Voiding cystourethrogram (VCUG): a type of x-ray that shows the flow of urine through a patient’s bladder and urethra during urination

  • The first step in treating your child is forming an accurate and complete diagnosis. Unlike hemophilia or strep throat, hydronephrosis isn’t a specific diagnosis of disease. Instead, it’s a finding that shows there’s an impairment in your child’s urinary flow that’s making the kidney swell. In diagnosing hydronephrosis, your doctor will search for what is causing that impairment in order to determine the best treatment for your child.

    You may hear your child’s hydronephrosis described as “prenatal” or “antenatal,” and “neonatal” or “post-natal.” These terms refer to when the diagnosis occurred—either in the womb or after birth—and not to different conditions.

    Prenatal testing

    Signs of hydronephrosis may first show up on a routine prenatal ultrasound (sonography). The test transmits high-frequency sound waves into the uterus; the echoes that bounce back are recorded and transformed into an image of your baby. It will show the size and shape of your child’s kidneys, as well as the amount of amniotic fluid; it can also help reveal obstructions in the urinary system.

    However, doctors usually can’t make a precise diagnosis of hydronephrosis right away. This is partly due to the fact that fetal tissue is very stretchy, so a swelling in the kidney may look worse than the condition really is.

    If an ultrasound indicates your child may have hydronephrosis, your obstetrician will monitor your pregnancy more closely and may perform more frequent ultrasound testing to check for any changes over time. While your child is being monitored, your caregivers will take precise measurements of your child and his kidneys, and the level of amniotic fluid surrounding him.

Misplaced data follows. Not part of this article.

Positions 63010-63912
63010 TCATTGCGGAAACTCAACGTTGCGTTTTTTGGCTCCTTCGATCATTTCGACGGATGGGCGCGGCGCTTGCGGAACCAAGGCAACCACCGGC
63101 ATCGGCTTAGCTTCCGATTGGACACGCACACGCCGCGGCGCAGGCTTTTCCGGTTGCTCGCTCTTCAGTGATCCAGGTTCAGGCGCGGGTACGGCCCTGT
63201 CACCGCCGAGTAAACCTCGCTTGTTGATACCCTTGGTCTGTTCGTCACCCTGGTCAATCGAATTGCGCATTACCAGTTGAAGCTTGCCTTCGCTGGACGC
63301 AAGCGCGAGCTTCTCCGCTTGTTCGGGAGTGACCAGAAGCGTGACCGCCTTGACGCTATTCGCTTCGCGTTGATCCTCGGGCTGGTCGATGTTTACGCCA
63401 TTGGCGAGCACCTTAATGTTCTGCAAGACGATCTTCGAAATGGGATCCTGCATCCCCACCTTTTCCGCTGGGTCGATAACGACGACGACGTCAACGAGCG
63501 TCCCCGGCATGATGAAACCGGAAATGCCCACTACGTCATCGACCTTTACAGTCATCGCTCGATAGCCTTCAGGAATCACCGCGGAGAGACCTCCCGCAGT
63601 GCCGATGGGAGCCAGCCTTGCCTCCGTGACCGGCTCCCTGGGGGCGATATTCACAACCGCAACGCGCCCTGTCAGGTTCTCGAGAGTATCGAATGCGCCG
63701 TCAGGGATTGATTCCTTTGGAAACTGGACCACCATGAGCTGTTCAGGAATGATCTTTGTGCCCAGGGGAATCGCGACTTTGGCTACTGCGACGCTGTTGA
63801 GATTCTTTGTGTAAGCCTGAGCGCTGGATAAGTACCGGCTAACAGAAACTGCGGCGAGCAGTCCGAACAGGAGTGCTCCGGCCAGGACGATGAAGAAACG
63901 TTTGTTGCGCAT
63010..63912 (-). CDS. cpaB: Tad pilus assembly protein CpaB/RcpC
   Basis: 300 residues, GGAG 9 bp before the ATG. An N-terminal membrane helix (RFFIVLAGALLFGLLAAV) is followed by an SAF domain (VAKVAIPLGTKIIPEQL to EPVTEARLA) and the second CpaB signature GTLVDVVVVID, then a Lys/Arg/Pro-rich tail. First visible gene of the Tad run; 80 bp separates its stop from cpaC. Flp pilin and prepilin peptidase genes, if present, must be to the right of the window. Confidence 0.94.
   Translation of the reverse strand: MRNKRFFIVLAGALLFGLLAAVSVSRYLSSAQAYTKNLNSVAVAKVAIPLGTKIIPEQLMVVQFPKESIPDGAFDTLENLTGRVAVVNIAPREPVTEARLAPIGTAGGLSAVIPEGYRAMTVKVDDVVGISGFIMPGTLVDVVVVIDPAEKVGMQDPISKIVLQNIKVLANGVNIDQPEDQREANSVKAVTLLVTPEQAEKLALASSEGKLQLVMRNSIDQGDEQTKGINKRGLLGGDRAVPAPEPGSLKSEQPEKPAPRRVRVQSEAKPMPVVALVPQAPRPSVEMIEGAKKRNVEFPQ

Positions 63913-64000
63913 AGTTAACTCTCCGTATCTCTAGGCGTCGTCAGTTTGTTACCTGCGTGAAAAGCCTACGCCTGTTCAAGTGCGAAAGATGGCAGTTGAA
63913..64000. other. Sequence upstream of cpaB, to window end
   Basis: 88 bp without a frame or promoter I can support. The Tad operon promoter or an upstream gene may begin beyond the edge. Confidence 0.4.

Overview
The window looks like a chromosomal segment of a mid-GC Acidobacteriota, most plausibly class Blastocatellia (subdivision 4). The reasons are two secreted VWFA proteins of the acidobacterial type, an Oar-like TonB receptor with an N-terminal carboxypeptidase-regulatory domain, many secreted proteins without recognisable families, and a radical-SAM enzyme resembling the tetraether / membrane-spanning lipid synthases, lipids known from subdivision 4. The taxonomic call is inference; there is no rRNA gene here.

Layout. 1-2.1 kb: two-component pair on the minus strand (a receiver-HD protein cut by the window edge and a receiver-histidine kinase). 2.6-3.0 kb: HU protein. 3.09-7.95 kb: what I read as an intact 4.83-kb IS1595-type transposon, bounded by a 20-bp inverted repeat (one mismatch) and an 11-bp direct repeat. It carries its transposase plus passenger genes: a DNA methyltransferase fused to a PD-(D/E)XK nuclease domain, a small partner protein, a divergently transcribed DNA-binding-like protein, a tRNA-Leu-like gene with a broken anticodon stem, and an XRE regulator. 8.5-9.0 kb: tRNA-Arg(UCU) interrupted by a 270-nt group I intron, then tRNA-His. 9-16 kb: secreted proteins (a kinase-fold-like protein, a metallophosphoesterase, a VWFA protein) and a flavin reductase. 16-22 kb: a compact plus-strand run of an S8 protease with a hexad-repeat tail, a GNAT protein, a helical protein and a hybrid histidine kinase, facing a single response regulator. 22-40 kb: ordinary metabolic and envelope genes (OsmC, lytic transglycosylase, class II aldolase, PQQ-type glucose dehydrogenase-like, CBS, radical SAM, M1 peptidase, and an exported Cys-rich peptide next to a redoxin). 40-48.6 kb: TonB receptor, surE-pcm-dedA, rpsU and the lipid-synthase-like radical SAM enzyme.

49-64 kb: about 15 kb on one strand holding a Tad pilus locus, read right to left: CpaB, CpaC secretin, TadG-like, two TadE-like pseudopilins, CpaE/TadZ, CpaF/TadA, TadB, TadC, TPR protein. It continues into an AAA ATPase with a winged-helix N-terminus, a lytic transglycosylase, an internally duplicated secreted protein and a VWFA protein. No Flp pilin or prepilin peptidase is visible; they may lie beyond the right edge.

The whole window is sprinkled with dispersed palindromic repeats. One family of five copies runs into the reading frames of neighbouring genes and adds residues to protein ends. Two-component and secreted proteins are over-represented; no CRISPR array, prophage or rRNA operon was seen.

Post-natal testing

    For newborns and older children, doctors will use some or all of the following tests to help determine the cause and severity of the hydronephrosis:

    • Renal ultrasound (RUS): By focusing on the kidneys, this ultrasound gives a good picture of how serious the hydronephrosis is. This is the first post-natal test your doctor will perform, and will help determine whether further tests are needed.
       
    • Voiding cystourethrogram (VCUG): This special kind of x-ray is used to check for reflux, a common cause of hydronephrosis; it also can show if there is an obstruction in the urethra. Using a small tube called a catheter, doctors will fill your child’s bladder with a liquid containing iodine. As the bladder fills and your child urinates, the flow of the liquid will be visible on video x-ray images.
       
    • Renal scan (MAG 3): This is a type of nuclear scanning test that helps measure the difference in function between the two kidneys and also estimate the degree of blockage in the urinary system. After a tiny amount of radioactive material (radioisotope) is injected into your child’s bloodstream, a special camera called a gamma camera is used to take pictures of the kidneys as the radioactive material moves through them, showing how well they are filtering and draining.

    After we complete all necessary tests, our experts meet to review and discuss what they have learned about your child's condition. Then we will meet with you and your family to discuss the results and outline the best treatment options.

  • No parent wants his or her child to be unwell, and hearing that your baby is having trouble with a vital organ like the kidneys can be especially difficult to hear. But at Boston Children's Hospital we view the diagnosis as a starting point: After identifying what is causing your child's condition, we can begin the process of treating your child, so that we may ultimately return him to good health.

    Moreover, if your baby is diagnosed with hydronephrosis, here are a few helpful things to keep in mind:

    • In many of the children who are diagnosed prenatally, the condition disappears spontaneously by the time of birth or soon after.
       
    • In children who have mild or, sometimes, moderate hydronephrosis, kidney function is not harmed and the condition may resolve over a period of time after delivery.
       
    • If surgery is called for, there is a very high success rate.